Bold vision for city has ship terminal top of list

Kate FieldingSouth Western Times
AECOM's concept perspective image of the proposed cruise ship terminal at the Outer Harbour.
Camera IconAECOM's concept perspective image of the proposed cruise ship terminal at the Outer Harbour.

A “world-class” cruise ship terminal is likely to be the first project to happen under a bold and ambitious revitalisation plan for Bunbury, according to planners.

A group of the city’s most influential business people and government representatives were briefed on the Bunbury CBD Revitalisation Master Plan on Friday with the feedback hailed as positive, according to those behind the impressive initiative.

Engineering, design and construction management company AECOM was commissioned by Bunbury businessman Colin Piacentini to come up with the plan aimed at activation and connectivity in the CBD.

AECOM landscape architecture associate director Julian Croudace told the Bunbury Herald the cruise ship terminal – to be based at the Outer Harbour – was one of four major opportunities under the plan and along with open public space in the area, would be “a place for the people of Bunbury”.

The Outer Harbour precinct would include a cafe, lookout deck and landscaped gardens, which have been earmarked as fairgrounds or for concerts.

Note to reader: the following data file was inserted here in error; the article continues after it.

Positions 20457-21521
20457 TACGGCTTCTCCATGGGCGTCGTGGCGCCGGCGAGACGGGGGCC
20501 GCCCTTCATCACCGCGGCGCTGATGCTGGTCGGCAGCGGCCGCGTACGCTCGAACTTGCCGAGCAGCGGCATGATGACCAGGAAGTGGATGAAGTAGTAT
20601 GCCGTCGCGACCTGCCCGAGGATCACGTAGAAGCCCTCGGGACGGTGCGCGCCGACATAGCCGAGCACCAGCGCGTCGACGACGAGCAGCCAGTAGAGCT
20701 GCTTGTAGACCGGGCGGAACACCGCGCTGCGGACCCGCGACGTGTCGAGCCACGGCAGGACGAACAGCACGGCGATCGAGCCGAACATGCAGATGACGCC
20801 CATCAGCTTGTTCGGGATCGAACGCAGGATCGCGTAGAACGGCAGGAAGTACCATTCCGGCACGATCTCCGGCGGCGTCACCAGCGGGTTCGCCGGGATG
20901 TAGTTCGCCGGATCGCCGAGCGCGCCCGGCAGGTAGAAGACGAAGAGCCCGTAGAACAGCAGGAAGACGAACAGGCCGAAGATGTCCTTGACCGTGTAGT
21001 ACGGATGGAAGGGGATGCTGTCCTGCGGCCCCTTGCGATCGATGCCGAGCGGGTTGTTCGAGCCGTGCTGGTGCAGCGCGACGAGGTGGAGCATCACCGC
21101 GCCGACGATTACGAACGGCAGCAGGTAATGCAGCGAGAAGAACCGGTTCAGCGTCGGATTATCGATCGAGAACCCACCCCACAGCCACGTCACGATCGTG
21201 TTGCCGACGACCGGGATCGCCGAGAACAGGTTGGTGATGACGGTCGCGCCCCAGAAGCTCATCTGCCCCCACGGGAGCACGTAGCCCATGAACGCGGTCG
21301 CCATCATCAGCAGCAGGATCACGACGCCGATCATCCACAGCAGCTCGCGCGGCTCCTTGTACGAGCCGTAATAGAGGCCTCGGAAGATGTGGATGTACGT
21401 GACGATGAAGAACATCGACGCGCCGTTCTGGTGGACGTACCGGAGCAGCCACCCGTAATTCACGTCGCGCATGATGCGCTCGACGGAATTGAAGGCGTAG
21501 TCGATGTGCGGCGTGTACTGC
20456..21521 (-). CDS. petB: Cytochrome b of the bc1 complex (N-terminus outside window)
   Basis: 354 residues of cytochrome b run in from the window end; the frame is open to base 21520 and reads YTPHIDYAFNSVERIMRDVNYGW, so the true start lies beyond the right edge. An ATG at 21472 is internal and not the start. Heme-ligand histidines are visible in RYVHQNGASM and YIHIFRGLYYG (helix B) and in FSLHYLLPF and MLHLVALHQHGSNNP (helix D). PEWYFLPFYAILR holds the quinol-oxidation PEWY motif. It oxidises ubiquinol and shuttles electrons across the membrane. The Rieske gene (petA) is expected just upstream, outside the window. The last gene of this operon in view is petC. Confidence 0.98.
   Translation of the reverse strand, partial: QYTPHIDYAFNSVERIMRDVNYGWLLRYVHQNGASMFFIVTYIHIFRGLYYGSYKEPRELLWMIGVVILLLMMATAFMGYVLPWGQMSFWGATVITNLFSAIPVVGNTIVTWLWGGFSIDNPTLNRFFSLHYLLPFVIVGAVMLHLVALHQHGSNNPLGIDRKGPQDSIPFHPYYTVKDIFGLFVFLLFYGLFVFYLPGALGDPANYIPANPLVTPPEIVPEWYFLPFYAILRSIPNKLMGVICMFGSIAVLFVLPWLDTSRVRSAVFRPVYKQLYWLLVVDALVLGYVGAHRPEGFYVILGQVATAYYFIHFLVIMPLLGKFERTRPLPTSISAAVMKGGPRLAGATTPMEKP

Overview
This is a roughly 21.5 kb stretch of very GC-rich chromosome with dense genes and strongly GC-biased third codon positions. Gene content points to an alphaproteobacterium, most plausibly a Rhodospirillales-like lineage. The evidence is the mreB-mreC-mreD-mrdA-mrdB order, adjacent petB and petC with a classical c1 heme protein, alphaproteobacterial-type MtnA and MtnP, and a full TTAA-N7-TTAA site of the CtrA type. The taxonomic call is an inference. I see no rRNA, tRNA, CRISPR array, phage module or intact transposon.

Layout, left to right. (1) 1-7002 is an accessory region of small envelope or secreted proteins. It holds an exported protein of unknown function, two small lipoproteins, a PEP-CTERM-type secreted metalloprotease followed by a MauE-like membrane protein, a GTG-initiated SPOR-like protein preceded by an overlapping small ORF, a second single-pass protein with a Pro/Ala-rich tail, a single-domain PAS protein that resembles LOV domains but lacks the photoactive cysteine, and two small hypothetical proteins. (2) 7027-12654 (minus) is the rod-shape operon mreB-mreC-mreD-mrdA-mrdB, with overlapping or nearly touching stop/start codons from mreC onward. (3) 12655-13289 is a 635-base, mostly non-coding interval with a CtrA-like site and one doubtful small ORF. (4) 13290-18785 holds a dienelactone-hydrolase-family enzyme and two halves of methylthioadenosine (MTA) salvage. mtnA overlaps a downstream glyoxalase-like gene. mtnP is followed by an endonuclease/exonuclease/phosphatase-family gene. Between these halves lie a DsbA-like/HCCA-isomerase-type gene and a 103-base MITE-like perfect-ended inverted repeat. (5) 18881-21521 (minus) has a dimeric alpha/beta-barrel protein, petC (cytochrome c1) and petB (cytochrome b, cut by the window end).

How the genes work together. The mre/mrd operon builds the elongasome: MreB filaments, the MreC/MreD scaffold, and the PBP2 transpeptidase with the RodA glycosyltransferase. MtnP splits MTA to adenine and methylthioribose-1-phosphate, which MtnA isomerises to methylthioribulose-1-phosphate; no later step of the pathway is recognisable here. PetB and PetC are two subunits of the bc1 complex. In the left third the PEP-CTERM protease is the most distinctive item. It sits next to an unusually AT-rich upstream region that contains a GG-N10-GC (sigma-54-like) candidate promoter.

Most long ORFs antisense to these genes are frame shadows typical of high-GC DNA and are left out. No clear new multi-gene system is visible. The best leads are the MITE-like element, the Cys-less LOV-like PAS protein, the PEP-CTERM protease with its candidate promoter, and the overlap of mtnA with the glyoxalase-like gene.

The development would require “substantial” dredging to allow for bigger boats and vegetation to protect the area from coastal weather, according to the plan.

Another “big ticket” item includes a new rail line over the plug at Leschenault Inlet to bring a Perth-to-Bunbury train line into the CBD.

Redeveloping the Southern Ports Authority administration building on Casuarina Drive into a multi-storey aged living precinct would cater for the “unmet demand of retirement housing” in Bunbury under the plan.

Mr Croudace said a youth and education precinct would “change Bunbury’s perspective as a port city to a high-tech and vibrant metropolis”.

“It requires a great deal of work … but it’s all entirely possible,” Mr Croudace said.

He said the master plan was cognisant of major projects already under way in the city, including the Transforming Bunbury’s Waterfront Project and changes to the Town Planning Scheme and the “bold” plans were needed to get the people of Bunbury talking.

“They’re not just dreams, they’ve really been thought out and really are achievable,” Mr Croudace said.

Planner Anna Kelderman said while money was important in making the plans a reality, there was opportunity for private investment and conversations were already under way to attract overseas investors.

“Some (plans) require a lot of public investment, but some require a lot of private investment as well,” Ms Kelderman said.

“A large part of it requires developing the marketing side and framework.”

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